Response to Letter Regarding Article, “Management of Severe Mitral Stenosis During Pregnancy”
We appreciate the interest shown by Dr Harikrishnan and colleagues in our article.1 We agree with them that percutaneous balloon mitral valvuloplasty in pregnant women should be reserved for those patients in whom aggressive medical therapy fails and in patients for whom the benefits of intervention outweighs its risks. Certainly decreasing the heart rate is the main goal of medical therapy in patients with symptomatic mitral stenosis. Our patient was on very high dose of metoprolol (100 mg TID) and continued to be significantly symptomatic despite complete bed rest. In our experience, further addition of atrioventricular nodal blocking agents such as digoxin would not provide significant reduction in heart rate to provide adequate improvement in valve hemodynamics and symptoms.
We also agree with the importance of reduction in radiation exposure and fetal protection during the procedure. In our institution, it is routine practice to minimize fluoroscopy time, and to provide lead shielding to cover the lower abdominal segment, as well, which would not be readily visible on fluoroscopy images performed during balloon inflation. However we do routinely perform invasive hemodynamics during our valve procedures, because, in certain cases, important information can be obtained with no increase in fluoroscopy time.
With respect to anticoagulation in patients with rheumatic mitral stenosis, current American College of Chest Physicians guidelines2 recommend use of systemic anticoagulation if the left atrial diameter exceeds 55 mm, even if the patient is in sinus rhythm (albeit a grade 2C recommendation). Furthermore, American College of Chest Physicians guidelines for the antithrombotic therapy in pregnancy3 recommend the use of low-molecular-weight heparin over unfractionated heparin during pregnancy because of its improved safety profile. Needless to say, anticoagulation therapy during pregnancy needs to be individualized based on the overall risk/benefit assessment, patient preferences, and availability of resources, among other things.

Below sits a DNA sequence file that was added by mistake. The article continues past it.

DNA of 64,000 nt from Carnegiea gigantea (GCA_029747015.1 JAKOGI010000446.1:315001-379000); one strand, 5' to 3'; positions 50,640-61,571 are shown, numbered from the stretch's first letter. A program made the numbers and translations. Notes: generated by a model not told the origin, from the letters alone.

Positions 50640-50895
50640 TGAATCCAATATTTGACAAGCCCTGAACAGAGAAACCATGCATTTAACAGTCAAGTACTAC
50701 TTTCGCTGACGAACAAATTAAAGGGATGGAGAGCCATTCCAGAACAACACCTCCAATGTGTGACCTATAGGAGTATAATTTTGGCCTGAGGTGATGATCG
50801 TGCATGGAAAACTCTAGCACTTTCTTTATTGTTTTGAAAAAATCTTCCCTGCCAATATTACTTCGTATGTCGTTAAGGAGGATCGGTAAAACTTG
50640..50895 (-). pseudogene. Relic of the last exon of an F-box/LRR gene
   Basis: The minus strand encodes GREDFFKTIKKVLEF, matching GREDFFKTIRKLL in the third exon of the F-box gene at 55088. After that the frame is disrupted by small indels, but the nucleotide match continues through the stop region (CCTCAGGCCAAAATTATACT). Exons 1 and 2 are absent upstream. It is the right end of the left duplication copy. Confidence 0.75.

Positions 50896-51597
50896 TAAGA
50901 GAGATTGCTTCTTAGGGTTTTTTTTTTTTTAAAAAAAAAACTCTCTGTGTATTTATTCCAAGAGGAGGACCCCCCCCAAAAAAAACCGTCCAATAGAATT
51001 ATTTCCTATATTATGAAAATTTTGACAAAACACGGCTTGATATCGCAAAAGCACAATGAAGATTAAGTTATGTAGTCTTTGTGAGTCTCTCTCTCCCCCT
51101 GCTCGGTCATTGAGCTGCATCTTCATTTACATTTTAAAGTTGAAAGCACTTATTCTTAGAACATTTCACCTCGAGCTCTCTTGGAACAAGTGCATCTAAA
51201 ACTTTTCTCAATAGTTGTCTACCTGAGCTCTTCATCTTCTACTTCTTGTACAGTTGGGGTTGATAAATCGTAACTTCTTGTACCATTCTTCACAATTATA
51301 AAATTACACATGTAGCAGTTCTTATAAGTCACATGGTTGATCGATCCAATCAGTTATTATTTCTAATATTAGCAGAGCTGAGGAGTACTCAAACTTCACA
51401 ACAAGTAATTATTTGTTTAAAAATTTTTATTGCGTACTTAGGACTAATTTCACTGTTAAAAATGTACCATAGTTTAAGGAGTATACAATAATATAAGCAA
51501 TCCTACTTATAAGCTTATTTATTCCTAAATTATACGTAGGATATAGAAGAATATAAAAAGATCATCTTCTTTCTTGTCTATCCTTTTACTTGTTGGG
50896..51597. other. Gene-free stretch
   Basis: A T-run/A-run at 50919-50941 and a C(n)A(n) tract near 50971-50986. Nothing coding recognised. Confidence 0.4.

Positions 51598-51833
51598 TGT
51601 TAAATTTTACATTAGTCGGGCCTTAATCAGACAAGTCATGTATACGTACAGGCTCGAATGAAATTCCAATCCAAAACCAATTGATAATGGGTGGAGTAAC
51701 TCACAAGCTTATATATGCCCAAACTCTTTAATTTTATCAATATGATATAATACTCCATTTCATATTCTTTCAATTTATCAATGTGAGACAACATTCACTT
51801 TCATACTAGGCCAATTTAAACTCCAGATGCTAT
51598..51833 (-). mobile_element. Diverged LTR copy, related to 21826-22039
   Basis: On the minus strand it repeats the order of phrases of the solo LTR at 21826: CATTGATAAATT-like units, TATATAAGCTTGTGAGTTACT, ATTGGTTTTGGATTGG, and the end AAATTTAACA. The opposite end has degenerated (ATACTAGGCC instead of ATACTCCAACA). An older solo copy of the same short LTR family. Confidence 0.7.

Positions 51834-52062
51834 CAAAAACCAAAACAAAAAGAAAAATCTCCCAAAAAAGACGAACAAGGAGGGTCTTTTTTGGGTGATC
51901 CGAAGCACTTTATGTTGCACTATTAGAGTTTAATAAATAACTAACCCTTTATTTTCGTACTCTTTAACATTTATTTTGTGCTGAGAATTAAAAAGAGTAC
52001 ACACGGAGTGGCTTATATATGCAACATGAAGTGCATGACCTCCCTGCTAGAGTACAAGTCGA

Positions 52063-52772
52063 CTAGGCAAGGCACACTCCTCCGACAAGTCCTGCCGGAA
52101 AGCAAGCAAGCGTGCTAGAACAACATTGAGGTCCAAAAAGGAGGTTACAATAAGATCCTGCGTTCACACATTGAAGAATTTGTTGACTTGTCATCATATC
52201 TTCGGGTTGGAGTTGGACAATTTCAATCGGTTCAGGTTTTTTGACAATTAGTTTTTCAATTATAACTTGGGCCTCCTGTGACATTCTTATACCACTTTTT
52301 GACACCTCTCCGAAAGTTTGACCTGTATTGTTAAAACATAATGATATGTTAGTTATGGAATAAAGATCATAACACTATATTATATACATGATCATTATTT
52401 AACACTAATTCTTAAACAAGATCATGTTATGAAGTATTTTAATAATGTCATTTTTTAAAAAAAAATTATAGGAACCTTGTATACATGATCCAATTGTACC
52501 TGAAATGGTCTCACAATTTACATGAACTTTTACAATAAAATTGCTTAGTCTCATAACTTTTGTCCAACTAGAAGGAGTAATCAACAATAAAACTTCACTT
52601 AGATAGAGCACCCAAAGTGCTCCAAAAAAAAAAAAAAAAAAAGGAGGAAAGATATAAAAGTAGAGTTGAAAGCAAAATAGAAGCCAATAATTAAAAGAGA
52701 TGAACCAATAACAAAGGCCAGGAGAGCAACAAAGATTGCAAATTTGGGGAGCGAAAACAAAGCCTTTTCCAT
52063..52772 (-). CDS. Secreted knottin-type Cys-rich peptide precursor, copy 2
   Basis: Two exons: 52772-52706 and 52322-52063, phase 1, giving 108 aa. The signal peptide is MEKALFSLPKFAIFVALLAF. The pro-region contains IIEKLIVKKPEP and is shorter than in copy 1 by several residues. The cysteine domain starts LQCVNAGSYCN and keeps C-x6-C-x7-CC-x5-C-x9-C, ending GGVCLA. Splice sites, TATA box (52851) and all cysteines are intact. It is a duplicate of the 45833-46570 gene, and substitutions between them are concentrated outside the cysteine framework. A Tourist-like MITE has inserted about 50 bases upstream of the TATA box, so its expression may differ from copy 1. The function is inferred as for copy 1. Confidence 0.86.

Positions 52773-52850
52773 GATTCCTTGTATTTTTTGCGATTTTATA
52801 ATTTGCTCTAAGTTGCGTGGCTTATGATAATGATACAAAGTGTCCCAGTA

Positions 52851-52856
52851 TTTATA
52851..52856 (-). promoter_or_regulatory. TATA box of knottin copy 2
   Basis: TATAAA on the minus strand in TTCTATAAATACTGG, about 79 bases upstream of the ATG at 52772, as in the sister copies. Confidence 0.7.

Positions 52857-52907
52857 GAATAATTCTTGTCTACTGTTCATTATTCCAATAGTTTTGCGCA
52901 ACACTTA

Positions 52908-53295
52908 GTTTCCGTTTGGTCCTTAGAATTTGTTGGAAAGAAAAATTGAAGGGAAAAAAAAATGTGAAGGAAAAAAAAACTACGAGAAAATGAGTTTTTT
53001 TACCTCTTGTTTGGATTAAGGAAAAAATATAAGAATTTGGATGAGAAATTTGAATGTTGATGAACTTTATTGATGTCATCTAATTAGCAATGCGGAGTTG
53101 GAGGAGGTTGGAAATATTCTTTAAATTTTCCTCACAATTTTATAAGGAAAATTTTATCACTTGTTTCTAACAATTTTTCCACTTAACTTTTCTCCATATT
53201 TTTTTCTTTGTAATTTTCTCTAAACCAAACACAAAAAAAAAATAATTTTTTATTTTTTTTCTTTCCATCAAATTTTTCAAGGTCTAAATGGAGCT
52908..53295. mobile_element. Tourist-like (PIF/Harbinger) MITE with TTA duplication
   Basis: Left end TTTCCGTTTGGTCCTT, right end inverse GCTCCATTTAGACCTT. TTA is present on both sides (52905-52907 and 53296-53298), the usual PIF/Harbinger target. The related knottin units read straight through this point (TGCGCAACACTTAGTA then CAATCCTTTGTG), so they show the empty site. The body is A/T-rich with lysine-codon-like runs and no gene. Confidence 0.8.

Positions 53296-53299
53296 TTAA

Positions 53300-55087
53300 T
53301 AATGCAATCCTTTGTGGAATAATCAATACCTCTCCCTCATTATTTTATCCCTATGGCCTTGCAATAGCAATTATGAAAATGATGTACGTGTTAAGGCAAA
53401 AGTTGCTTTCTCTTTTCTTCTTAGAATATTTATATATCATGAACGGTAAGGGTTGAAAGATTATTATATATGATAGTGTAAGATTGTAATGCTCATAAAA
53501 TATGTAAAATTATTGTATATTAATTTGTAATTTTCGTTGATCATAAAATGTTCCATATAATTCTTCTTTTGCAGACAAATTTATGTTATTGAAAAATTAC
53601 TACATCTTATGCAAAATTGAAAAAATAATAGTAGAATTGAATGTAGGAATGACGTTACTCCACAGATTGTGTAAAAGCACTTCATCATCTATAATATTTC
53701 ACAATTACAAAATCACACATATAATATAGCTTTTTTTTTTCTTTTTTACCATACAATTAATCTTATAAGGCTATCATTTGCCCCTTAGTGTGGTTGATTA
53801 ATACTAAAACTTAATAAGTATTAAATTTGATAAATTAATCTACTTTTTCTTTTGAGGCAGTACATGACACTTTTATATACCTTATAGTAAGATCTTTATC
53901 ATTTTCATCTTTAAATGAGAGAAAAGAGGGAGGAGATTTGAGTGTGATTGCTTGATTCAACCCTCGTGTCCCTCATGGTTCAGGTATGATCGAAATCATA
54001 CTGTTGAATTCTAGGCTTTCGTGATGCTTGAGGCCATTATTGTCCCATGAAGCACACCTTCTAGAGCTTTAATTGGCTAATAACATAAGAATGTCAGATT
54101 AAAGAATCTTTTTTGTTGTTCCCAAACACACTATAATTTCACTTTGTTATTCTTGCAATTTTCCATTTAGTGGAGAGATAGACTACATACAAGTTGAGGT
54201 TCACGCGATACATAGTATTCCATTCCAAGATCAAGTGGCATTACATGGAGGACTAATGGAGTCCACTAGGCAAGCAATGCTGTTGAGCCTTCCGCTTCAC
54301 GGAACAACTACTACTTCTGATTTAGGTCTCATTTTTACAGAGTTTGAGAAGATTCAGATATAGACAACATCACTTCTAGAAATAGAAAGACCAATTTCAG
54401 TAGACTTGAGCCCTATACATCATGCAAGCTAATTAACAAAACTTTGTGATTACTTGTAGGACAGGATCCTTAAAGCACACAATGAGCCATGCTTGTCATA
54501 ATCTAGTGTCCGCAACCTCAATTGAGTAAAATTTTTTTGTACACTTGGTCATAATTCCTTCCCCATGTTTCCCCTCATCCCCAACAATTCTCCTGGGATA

Finally, by virtue of the fact that this article was published in the Images in Cardiovascular Medicine section of the Circulation, it is by no means meant to be comprehensive. Many areas in the care of patients with rheumatic heart disease were not covered. This case was presented to highlight some of the challenges in taking care of these patients during pregnancy.
Rebecca S. Norrad, MBBS, BSc (Hon)
Omid Salehian, MSc, MD, FRCPC, FACC, FAHA
Division of Cardiology
Department of Medicine
Hamilton, Ontario, Canada
- © 2012 American Heart Association, Inc.
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